TomTom sat-navs have been struck down by a 'leap year' bug that sees the road-navigating gadgets failing to find their location.
In a statement on its support site, TomTom says that the problem is caused by a bug in the GPS receiver's software that has left some devices unable to obtain a GPS position since 31 March.
"We are working hard on a permanent solution that we will make available on our website as a downloadable software fix," TomTom assures. The company says that a "limited number of models" are suffering from the glitch, so let me know in the comments below if your TomTom is borked.
Symptoms could include a grey screen, or a notice that reads, "Waiting for a valid GPS signal..." or "Poor GPS signal...".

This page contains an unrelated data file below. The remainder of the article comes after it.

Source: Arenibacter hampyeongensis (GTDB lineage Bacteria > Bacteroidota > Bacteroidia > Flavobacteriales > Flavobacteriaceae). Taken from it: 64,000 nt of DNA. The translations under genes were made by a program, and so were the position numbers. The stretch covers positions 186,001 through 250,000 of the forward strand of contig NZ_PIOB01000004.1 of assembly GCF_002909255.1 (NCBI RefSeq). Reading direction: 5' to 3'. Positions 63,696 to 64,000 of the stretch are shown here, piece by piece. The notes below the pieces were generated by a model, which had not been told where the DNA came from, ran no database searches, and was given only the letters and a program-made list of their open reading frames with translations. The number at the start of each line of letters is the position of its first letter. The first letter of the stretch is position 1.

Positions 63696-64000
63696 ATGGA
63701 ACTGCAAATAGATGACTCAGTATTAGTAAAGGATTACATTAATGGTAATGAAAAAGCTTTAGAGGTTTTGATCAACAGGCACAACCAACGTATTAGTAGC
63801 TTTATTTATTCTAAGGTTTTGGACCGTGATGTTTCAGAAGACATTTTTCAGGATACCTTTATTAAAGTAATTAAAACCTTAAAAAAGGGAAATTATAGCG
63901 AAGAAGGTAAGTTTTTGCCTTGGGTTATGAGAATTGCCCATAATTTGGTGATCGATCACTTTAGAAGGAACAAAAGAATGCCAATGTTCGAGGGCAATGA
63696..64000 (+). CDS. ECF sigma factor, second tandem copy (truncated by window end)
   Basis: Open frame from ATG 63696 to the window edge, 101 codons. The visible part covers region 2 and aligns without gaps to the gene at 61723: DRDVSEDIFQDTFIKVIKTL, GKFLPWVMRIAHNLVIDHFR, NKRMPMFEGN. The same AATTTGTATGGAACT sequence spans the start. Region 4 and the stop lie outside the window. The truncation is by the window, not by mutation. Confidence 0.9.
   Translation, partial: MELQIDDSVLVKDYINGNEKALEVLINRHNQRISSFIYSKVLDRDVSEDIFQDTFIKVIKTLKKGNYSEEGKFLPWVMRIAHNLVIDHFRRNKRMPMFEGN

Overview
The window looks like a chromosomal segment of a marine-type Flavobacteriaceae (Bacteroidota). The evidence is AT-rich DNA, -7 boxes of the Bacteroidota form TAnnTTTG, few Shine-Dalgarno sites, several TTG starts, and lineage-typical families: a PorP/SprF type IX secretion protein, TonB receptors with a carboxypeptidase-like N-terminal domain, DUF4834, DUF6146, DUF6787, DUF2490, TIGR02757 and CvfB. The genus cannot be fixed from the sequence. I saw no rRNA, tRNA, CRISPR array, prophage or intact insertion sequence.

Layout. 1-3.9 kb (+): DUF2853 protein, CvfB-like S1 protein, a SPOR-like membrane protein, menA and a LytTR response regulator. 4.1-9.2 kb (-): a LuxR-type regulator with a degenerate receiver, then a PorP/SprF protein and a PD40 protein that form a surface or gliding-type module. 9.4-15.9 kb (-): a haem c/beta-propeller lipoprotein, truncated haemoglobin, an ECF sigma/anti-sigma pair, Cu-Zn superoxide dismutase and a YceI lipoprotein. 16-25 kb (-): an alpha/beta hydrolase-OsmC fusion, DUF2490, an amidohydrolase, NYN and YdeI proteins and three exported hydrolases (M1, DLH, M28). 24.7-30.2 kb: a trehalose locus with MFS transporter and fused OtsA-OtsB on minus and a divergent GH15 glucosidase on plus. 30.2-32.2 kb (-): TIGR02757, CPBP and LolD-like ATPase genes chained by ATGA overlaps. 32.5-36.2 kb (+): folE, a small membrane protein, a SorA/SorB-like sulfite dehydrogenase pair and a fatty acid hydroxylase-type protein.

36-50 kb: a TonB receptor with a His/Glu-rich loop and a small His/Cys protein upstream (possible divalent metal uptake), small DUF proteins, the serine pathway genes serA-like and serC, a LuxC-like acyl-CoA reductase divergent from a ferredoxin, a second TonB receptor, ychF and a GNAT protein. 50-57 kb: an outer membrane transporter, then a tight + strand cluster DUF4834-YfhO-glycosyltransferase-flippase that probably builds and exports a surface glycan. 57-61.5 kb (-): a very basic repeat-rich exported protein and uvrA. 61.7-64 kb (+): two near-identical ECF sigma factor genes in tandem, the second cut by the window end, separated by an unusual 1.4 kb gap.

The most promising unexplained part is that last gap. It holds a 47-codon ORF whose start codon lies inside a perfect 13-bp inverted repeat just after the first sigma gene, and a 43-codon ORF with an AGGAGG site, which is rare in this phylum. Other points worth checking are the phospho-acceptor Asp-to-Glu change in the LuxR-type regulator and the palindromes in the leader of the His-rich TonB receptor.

If you need to get some travel information in a hurry, TomTom says that resetting your device temporarily resolves the issue. On some models you can do this by holding the On/Off button down for 20 seconds, but here's a directory of TomTom devices and how to reset them.
The BBC reports that TomTom gadgets worldwide appear to be affected, with complaints flooding in from around the globe.
A software fix available through the website isn't exactly a simple solution, and I'd wager this update will be delivered via TomTom Home, which is a program you download onto your PC or Mac to update your sat-nav's software. I can't imagine there are many TomTom owners out there relishing the thought of plugging their gadgets into their computer to update software.
With many smart phones offering navigation apps, the future of sat-navs is definitely up in the air. This latest issue certainly won't endear the noisy little boxes to drivers, and if -- as the name implies -- the bug was caused by the fact that 2012 is a leap year, that sounds like an embarrassing oversight on TomTom's part.